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In any event, there is one conclusive answer to “it’s only a movie.”
That answer is: You’ve already bought a book whose whole purpose is to discuss meaning and consequence in the Star Wars Universe! Everybody who contributed, from accuser to defender, believes there is something worth arguing about. We’ll do it because the topic matters, or because it’s fun to argue, or because we’re being paid to argue. Most likely, all three.
A few weeks ago I had the pleasure of speaking to Alexandre O. Philippe, director of The People Vs George Lucas (interview for Filmink magazine here). The film itself is well worth checking out, as it perfectly captures the – to outsiders – seemingly inexplicable fanrage of Star Wars devotees. However, even if the rantings and ravings on camera are not something viewers can relate to, a person would be very hard-pressed to claim they had no idea what Star Wars was, or who George Lucas is, or even – what is the Force? So from that point of view, it is difficult to write off the science fiction franchise as being ‘just for kids’, although on the opposite extreme it is equally hard to insist that it is actually a twentieth century monomyth with a straight face.
Confusingly Lucas himself has made both claims. That is just a hint of how contradictory the man’s relationship with Star Wars is.
Star Wars on Trial amusingly sticks to a court-room cross examination of the franchise itself, its strengths and failings, and the effect it has had upon the various industries swallowed up by Lucas’ empire. David Brin, following on from his evisceration of The Phantom Menace in 1999 for Salon, argues for the prosecution. Matthew Woodring Stover, also a science fiction writer, is our plucky court-appointed defence lawyer.
Perhaps that is where the problem lies with this book. Brin is presenting a critique of a series of films and their subsequent spin-off materials on the understanding that this is an intellectual exercise. Stover appears to think he is in Law and Order. The banter between the two ‘opposing counsels’ starts off being amusing, but as the argument progresses, the Lucas loyalist seems worryingly earnest, becoming insulting even at times. To wit, his attempt to frame Jeanne Cavelos’ excellent piece ‘How the Rebel Princess and the Virgin Queen Became Marginalized and Powerless in George Lucas’s Fairy Tale’, as an appeal for overt onscreen cruelty towards female characters (this is in response to the complaint that the heroine Padmé dying of a broken heart is dubious at best in this technologically sophisticated universe).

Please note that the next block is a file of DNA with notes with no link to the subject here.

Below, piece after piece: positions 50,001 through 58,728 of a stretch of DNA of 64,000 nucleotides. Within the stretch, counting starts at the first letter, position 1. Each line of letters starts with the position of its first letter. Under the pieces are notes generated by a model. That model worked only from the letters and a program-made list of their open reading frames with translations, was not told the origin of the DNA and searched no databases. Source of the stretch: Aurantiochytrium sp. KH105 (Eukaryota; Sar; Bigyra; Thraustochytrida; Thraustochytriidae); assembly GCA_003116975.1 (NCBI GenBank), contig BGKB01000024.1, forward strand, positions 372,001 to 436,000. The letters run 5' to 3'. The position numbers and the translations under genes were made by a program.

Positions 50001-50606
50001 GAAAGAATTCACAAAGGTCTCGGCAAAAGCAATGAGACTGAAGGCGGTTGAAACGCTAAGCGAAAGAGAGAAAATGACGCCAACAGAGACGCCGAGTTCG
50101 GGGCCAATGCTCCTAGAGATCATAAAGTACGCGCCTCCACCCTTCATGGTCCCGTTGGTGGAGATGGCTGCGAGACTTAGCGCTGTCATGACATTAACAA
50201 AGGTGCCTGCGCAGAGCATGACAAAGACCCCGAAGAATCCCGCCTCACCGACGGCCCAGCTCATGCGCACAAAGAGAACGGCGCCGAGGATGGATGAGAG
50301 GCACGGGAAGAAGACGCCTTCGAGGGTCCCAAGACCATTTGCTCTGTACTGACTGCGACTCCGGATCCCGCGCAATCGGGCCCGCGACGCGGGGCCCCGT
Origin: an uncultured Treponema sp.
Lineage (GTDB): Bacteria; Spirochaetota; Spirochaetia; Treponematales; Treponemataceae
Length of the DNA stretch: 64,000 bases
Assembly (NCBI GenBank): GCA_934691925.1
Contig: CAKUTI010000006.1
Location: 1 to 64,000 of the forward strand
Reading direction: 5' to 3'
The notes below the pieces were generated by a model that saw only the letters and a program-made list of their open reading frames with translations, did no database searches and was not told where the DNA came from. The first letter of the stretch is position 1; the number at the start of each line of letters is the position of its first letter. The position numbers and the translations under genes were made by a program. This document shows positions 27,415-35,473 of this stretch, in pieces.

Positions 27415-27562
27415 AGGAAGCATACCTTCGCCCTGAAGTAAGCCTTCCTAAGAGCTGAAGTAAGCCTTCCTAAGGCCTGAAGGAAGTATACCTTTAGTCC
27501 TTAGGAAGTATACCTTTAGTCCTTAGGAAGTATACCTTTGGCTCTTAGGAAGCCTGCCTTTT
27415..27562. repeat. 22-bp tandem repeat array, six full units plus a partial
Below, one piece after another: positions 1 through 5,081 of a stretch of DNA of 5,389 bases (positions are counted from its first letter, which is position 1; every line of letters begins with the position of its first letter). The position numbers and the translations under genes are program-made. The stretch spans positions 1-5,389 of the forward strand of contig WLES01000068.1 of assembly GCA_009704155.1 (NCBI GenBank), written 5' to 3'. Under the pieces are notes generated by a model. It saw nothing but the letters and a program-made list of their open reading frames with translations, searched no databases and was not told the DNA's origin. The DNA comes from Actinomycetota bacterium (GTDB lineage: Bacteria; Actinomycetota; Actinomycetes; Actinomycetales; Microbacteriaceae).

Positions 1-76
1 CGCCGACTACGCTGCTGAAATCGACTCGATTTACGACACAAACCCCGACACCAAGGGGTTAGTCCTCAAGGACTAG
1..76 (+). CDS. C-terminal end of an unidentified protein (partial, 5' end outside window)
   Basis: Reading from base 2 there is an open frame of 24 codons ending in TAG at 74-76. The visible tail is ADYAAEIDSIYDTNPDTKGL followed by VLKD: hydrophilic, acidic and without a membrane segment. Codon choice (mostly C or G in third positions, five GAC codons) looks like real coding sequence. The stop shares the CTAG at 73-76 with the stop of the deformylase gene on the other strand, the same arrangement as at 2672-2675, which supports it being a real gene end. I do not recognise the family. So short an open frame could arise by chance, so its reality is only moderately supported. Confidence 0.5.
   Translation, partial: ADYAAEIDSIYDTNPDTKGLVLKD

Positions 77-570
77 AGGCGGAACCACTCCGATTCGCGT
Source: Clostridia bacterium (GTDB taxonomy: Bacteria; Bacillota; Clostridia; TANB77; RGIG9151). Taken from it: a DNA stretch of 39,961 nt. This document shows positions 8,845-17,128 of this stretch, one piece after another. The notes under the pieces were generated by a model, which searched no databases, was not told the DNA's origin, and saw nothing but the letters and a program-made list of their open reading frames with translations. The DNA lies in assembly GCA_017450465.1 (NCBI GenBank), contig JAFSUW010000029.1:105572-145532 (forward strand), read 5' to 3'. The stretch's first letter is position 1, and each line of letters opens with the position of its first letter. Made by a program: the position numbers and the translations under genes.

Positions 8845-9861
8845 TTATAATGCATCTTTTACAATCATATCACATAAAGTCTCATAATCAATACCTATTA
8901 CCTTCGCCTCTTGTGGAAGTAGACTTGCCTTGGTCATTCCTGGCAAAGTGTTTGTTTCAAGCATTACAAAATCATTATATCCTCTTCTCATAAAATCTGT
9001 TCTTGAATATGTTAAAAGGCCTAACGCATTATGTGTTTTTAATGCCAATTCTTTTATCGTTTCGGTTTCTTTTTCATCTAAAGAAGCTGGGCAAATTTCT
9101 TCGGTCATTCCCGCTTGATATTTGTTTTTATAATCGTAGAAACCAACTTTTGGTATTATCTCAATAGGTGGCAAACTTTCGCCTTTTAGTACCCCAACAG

The witnesses are themselves writers or cultural theorists, who present their evidence and are then questioned by Brin or Stover. Amusingly a ‘Droid Judge’ presides over these interactions. The topics argued include the political subtext of the series, its status as science fiction – Brin argues that it is fantasy literature in drag, the would-be mythic significance of Lucas’ work, alleged plot-holes, mischaracterisation of women within the franchise and finally its legacy for the film industry.
This book has one undeniable highlight for me, a moment of pure ‘gotcha’ brilliance. For years I have heard that the Force draws upon Buddhism, Taoism, y’know that whole ‘Eastern’ lark, to pad out its pseudo-religious significance. Witness for the prosecution John C. Wright disabuses Stover of that notion quite brilliantly during the cross-examination. Robert A. Metzger mounts an especially, uh, interesting defence, arguing that Lucas has actually created a work of Gnostic significance. I found that quite fun, but hardly convincing.
One point that is made, and relates particularly to Stover who has written novelizations of the films, is that this ‘Lucas empire’ has provided a lot of writers and creators starting out with excellent opportunities. However, the counter-argument is that this in turn has led to a monopolization of both film and publishing, with science fiction itself sandbagged by the imagery and concepts of Star Wars, excluding ideas and concepts too alien for a galaxy far far away.
Overall I found this to be an intriguing and entertaining dialogue on Star Wars, but also an occasionally frustrating one. Thankfully it is more thoughtful and well-reasoned than your average chatroom debate though.